Editorial | Fighting on the side of history

Before raising the alarm over men volunteering to fight in Syria, those labelling them as traitors should have a look back at Danish history

Volunteering for war is a serious decision, not least when the country issuing the call to arms isn’t your own. Such decisions are all the more grave if those back home deem you to be fighting for the enemy.


Nevertheless, an estimated 45 Danes from a variety of backgrounds have made the fateful decision to join the fray in Syria. Commenting on the trend, Jakob Scharf, the chief of secret police service PET, said the development “was like nothing we have ever seen before”.


In fact, Scharf is wrong. The situation looks unmistakably like the situation Denmark saw between 1936 and 1939, when 500 Danes – organised primarily by the Communist Party – took part in the Spanish Civil War on the side of the Republicans against Franco’s pro-fascist forces.


If history is a lesson, Syria’s volunteers can expect rough treatment when they get home. The Spanish volunteers, after first being criminalised for their actions, later found themselves in history’s good graces, given that they, like the Danish Resistance, had combatted fascism.


Thanks to that turn of fate, the Spanish volunteers now have their own monument, prominently placed outside what is now the Museum of the Danish Resistance, in a park named after Winston Churchill. A more symbolic location would be harder to come by.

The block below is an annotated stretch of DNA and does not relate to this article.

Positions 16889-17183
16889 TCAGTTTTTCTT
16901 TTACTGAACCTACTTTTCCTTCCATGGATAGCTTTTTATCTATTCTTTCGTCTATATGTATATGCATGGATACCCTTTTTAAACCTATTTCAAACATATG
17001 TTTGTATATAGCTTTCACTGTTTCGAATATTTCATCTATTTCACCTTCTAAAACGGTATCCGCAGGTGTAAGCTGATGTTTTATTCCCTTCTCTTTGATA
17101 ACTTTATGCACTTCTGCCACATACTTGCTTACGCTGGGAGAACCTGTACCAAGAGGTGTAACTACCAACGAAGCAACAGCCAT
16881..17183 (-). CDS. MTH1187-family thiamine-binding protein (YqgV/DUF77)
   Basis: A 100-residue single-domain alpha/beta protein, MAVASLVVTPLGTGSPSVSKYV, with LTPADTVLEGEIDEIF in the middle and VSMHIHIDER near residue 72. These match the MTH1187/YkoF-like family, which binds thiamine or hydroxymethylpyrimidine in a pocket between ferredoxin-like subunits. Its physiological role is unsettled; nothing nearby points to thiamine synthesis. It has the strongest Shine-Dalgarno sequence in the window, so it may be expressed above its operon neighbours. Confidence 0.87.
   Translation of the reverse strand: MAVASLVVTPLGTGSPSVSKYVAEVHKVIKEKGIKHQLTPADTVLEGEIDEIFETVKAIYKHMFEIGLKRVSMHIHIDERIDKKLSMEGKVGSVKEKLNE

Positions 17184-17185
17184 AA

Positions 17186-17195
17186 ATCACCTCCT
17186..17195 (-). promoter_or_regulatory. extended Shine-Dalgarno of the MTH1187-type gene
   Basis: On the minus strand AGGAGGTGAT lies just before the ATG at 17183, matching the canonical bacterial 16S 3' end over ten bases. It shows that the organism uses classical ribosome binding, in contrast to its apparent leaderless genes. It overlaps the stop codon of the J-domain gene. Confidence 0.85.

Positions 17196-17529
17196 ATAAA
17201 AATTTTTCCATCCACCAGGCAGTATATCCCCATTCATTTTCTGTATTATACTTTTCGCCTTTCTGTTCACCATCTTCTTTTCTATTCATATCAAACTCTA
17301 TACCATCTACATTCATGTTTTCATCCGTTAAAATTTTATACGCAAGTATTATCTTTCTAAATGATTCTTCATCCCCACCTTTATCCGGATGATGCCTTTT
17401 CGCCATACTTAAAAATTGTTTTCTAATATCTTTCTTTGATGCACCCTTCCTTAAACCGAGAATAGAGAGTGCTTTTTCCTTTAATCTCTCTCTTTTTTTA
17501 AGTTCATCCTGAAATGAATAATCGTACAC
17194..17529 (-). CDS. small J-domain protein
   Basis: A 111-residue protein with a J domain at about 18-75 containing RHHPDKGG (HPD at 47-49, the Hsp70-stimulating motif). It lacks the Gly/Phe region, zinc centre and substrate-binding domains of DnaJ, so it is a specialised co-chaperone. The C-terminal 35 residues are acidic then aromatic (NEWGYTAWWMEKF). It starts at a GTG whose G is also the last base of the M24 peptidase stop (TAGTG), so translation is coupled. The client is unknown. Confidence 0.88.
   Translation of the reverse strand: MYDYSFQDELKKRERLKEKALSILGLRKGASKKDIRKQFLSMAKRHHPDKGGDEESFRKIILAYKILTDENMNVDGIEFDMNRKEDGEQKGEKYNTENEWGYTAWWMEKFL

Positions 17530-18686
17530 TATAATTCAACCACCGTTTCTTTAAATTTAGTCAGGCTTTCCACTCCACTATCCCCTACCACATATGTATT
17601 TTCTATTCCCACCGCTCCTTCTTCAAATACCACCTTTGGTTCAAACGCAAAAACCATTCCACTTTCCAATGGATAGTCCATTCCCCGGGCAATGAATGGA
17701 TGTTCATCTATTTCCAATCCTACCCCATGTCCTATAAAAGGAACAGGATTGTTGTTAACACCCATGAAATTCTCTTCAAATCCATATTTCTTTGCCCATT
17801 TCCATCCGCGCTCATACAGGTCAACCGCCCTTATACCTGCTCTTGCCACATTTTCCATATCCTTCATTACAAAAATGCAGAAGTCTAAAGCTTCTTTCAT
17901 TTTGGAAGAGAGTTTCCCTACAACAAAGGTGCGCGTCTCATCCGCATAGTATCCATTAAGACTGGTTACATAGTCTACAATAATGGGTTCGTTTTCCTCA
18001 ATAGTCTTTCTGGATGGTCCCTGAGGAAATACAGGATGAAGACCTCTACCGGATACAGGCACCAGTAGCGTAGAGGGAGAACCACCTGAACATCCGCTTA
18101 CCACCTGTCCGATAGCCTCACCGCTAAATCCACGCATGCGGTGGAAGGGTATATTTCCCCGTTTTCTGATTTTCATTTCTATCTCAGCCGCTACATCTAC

Fighting in another country’s war is serious business, particularly if you are hoping to return home able to practise the tools of the trade. Those who have gone off to war should have an eye kept on them when they return home, but according to journalists and others on the ground in Syria, most of the foreign volunteers are motivated less by ideology than a sense of adventure – precisely the same description that was made of the Spanish volunteers.


PET’s report and the ensuing media coverage were met with the predictable responses, not least from the right-wing, which fears that such volunteers would return to Denmark as terrorists. The message is clear: in political and security circles, fighting for Syrian liberation is the equivalent of proclaiming yourself a radical Islamist.


There’s no doubt these men will be influenced by their experiences in battle. Some may even come back as the Muslim agitators everyone is afraid of, and they should be dealt with accordingly – as were the two young men recently found guilty of receiving terrorist training in Somalia.


For most of these men, though, Syria is less a training camp than it is a cause. With the exception of a uniform and formal military training, what they are doing differs little from the actions of the Danish military in Iraq, Afghanistan and Libya. However, whether they too earn a monument for what they are doing is up to history to decide.